January 23, 2019

Remote Monitoring Provides New Environmental Benefits

Written by Garret Weigel | Food Safety, Supply Chain

In our previous post, we outlined the environmental impact of using paper, but did not cover in detail how digital solutions can reduce waste and improve efficiencies that lead to lower carbon emissions. SmartSense solutions can be leveraged to improve our environment and reduce harmful emissions. From reducing food waste to improving fleet productivity, remote monitoring provides a new means of keeping our climate in-check.


Reducing Food Waste

Food waste is a huge problem. Significant greenhouse gas emissions are produced each year as a result of wasted food products, primarily in developed and emerging nations. Food waste looks different depending on where in the world you look: higher-income countries have problems with food waste in households, whereas lower-income countries have more waste by producers. This is an interesting dilemma, that requires unique solutions to each.


“If food waste were a country, it would come in third after the United States and China in terms of impact on global warming.”
– Frischmann, Chad. "The climate impact of the food in the back of your fridge" The Washington Post, July 31, 2018


Thankfully, IoT has brought on plenty of opportunity to leverage technology to reduce and prevent food waste. Too many foodservice organizations rely heavily on manual methods. This is an issue directly tied to food waste but isn’t so obvious: pen and paper methods are simply a means of identifying problems after they have done their damage, and are extraordinarily hard to leverage as a proactive solution. By identifying problems before they occur, say for example in the temperature control of perishable foods, foodservice professionals can dramatically reduce wasted food, leading to better environmental behaviors. Wasted food still requires the same amount of resources to produce as food that is consumed, which is an obvious point but important to callout nonetheless, making wasted food a net-loss for the environment.


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Driving Operational Efficiency

Efficiency can come in many forms. Take for instance, the supply chain. The supply chain is the process by which goods are produced and distributed for use, which requires vehicles to transport. Vehicles, as we all know, require fuel to move cargo. The meaning of efficiency in the supply chain can refer to two things: fuel efficiency, or the miles per gallon a truck gets, and fleet productivity, or maximizing the usage of trucks within a fleet.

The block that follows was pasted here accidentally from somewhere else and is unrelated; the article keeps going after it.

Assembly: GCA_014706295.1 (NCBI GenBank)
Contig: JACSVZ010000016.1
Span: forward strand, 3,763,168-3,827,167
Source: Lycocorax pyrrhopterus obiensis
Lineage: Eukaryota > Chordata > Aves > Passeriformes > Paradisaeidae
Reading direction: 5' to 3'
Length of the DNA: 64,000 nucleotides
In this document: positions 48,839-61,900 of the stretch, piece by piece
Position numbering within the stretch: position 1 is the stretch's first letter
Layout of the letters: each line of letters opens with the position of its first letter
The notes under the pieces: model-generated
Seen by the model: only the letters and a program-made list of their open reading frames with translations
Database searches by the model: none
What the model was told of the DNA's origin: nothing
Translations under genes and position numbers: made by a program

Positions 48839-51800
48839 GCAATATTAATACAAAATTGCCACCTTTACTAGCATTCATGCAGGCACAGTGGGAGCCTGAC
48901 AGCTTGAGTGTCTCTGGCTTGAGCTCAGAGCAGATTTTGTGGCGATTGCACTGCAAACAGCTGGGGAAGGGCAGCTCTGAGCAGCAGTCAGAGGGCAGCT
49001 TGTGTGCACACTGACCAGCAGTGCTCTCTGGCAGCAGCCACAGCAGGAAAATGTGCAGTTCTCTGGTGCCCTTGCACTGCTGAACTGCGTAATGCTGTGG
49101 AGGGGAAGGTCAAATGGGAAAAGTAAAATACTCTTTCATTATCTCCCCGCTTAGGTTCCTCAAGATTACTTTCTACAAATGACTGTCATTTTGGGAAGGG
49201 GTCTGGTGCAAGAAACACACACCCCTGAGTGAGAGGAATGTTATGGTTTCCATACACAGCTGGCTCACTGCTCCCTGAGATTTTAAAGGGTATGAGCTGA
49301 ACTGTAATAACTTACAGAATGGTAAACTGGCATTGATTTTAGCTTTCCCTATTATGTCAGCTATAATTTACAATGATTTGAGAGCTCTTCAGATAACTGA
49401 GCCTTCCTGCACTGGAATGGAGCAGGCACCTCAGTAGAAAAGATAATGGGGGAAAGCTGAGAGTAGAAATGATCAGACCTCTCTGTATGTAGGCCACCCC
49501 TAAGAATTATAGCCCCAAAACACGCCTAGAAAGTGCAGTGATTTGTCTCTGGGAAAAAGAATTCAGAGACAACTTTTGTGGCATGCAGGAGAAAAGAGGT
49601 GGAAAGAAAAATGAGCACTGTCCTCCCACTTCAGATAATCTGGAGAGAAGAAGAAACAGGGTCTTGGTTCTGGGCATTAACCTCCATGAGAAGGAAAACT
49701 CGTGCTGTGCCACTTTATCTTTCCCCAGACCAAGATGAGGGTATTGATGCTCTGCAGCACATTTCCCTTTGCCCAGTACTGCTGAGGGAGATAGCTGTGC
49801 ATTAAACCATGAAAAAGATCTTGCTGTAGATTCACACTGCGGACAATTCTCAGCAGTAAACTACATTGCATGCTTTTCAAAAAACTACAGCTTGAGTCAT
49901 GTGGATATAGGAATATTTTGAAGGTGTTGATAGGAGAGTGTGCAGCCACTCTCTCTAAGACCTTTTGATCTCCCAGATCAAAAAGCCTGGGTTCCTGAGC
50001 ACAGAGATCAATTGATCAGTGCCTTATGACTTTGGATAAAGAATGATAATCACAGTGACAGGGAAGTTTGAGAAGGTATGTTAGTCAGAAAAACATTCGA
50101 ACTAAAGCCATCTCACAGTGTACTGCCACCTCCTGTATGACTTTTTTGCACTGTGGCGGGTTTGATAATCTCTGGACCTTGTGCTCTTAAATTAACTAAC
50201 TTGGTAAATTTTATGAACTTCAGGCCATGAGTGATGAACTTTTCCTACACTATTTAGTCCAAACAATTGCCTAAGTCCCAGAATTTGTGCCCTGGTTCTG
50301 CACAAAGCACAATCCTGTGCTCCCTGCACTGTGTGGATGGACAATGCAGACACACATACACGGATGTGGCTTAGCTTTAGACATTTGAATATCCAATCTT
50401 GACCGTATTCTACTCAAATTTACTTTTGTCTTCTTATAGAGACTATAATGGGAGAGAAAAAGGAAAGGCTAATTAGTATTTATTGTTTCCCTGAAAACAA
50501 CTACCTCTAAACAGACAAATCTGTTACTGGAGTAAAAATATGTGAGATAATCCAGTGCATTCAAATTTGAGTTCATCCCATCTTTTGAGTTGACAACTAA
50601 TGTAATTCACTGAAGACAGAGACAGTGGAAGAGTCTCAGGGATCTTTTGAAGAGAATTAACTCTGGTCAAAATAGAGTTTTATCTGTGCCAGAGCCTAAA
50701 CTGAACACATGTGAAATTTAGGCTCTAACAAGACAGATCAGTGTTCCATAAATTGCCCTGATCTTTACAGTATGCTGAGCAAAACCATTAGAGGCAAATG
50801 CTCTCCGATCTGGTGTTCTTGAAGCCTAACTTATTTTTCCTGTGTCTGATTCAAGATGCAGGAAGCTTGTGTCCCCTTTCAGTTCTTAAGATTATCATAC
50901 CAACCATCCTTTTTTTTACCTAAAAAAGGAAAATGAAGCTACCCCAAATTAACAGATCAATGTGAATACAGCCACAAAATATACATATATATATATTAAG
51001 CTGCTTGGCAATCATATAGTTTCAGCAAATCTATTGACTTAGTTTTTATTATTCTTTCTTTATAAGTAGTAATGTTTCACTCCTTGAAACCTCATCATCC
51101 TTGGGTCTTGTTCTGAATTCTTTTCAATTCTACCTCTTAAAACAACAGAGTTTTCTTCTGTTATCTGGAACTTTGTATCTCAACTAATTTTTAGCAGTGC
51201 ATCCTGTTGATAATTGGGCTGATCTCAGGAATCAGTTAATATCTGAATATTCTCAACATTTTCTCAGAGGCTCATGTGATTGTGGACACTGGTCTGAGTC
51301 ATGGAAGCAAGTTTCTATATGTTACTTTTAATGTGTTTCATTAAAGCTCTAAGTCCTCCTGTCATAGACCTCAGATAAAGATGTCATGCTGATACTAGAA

Supply chain visibility provides a new means of managing fleets, which can improve efficiencies in fleet productivity. Dispatchers are able to complete more trips in a shorter amount of time, all while reducing mileage of each individual truck. By optimizing fleet routes and decreasing the number of miles on the road, the supply chain will reduce its carbon footprint and cut back on wasted resources.


As we mentioned above, there are an alarming number of businesses who rely on archaic methods of handling their business, ie. paper processes. This is problematic because these archaic methods require paper, which comes at the cost of killing trees for our use. Digital solutions are available today to replace these manual methods and reduce the amount of paper waste, as well as the ability to streamline tasks, leading to more efficient means of getting the same amount of work done. This allows truckers to spend less time on the road but still accomplish their tasks, all while improving fleet productivity and usage. Efficiency gains all around!


The E-waste Conundrum

Despite the clear benefit of reducing paper usage and saving trees, ample studies have not been conducted to review the amount of energy required to sustain a digital future. Used and unused data alike create burden on servers which require electricity, but more subtly, physical space. While our gut feeling may tell us that any reduction in paper is better for the environment, we must remain unbiased in our assessment of achieving the most environmentally conscience future.


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